in praise of fussy eaters (part 4)

who ate all the pies?

Roaming around the day before we had found Red Ned's Pies - an award winning pie shop (is there a town in Australian that doesn't have one?). hubby is the pie monster so we grabbed a few before heading back to Sydney.

Now I'm not a pie purist. In fact "the pie" is the perfect vessel for leftovers as well as bespoke pie fillings. Red ned's did every filling imaginable - lobster mornay pie (what the?) to a plain old mince pie. I was conservative and got "lamb, rosemary and mint sauce", "steak and mushroom" and "chicken and mushroom". eating these pies I wanted to know who was dishing out these awards, because quite frankly I don't rate them! I refer you to PG for elaboration on what makes a good pie and only comment that "less is more" when it comes to dried herbs and conflicting flavours.

If anyone is still reading this 4 part novella, I thank you. the point of conveying this long-winded recount of my weekend is to point out the resounding and repetitious disappointment encountered when dining out, particularly, but not only, in small towns.

It really doesn't have to be hard. I don't expect hatted standards at a seaside holiday destination. All i want is the ability to chose a meal that is fresh and flavoursome. Correction, I don't even need to have choice if I think about the places I have eaten at in Naples. Just get fresh produce and apply some basic cooking skills as a start.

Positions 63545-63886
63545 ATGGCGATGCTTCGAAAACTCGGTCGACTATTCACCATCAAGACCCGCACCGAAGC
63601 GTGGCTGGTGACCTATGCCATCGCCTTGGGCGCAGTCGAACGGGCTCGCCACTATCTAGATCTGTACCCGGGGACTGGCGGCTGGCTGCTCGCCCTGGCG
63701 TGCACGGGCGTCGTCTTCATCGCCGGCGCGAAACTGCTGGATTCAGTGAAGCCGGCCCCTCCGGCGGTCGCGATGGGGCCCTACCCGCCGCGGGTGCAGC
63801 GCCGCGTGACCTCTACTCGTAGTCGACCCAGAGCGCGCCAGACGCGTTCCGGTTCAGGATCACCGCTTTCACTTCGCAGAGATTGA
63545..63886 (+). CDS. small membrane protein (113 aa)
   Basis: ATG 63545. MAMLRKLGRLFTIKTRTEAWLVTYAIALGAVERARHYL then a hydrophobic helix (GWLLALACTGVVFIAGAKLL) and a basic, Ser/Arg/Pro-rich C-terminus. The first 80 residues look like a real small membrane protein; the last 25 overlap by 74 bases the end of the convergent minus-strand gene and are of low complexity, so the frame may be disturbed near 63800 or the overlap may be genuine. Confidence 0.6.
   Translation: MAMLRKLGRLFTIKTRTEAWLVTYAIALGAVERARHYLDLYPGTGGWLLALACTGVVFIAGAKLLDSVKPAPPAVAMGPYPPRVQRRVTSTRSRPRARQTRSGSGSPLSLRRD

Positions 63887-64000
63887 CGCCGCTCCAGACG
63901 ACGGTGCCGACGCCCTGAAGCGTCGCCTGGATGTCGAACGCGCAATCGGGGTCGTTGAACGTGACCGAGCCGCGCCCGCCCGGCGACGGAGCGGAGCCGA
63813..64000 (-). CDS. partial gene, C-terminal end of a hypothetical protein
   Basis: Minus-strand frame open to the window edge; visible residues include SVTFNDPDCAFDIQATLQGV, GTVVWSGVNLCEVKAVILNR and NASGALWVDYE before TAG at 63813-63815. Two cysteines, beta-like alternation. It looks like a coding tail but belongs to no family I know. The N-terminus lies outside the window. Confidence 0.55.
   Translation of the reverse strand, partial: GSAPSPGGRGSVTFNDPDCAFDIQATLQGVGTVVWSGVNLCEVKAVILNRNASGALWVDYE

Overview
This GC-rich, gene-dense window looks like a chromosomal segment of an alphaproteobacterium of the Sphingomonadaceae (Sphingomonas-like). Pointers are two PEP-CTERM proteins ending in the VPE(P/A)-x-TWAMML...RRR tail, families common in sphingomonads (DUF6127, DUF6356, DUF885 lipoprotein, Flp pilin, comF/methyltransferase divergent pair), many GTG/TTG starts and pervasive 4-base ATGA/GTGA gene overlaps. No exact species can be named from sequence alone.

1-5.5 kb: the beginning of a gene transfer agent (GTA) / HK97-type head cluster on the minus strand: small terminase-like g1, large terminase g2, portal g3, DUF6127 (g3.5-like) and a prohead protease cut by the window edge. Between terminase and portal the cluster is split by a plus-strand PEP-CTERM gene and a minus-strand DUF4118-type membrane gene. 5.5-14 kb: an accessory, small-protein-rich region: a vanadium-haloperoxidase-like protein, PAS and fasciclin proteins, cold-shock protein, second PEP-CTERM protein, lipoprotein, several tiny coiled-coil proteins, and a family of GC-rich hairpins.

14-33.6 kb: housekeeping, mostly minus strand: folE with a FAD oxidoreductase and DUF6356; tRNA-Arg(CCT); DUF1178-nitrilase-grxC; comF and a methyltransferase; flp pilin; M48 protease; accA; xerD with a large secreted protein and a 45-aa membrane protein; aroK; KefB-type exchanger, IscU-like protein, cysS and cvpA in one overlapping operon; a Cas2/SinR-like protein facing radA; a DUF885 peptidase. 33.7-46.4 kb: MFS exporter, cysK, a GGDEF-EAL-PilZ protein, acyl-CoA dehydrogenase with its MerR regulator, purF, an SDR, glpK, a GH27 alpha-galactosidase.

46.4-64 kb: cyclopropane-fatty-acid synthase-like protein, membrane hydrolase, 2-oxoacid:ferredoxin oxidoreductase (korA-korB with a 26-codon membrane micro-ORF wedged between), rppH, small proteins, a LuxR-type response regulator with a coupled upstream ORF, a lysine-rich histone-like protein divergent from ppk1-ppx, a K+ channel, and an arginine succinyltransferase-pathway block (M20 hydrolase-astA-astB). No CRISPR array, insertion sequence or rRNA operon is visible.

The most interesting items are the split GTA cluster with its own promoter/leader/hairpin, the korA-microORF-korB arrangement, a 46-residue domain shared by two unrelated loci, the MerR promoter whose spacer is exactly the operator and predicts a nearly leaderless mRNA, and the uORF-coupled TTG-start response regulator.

For example, How hard can garlic mushrooms be?
take a skillet and put on a burner , pour in a lug of olive oil and grab a handful of quartered mushrooms and add to pan when mushrooms are nearly cooked, crush a few cloves of garlic (preferably australian grown and organic - it has more flavour) into the pan, season with salt and pepper, (possibly chilli flakes). stir around, serve into dish and sprinkle with fresh chopped parsley. now this can be embellished or not, the point is, that if i had been served this without embellishment I would be happy.

To put it simply, I love cooking, and I also love dining out but I am absolutely fed up with being served crap! It seems to me that the yardstick has regressed to the point that hospitality standards don't seem to apply until you fork out $30 or more a dish (not counting lovely ethnic hole in the wall places) and quite frankly this is unacceptable.

I say, let's clone Gordon Ramsay, send them to the far corners of this broad country and ensure that when I next go on holiday, that I can enjoy the food. To not be able to do so, is, dare I say... un-Australian!!!

1 comment:

Duncan | Syrup&Tang said...

Goodness me I've missed some good posts by you recently! You've touched on some great points in this series. There is such a divide between our inner-metropolitan experiences (much of the time) and what is found further out (city or country). I suppose it is, in part, the what-you-can-get-away-with attitude, but I also feel there's a hell of a lot of that northern European food heritage at work culturally... don't aspire to something better unless you really have to!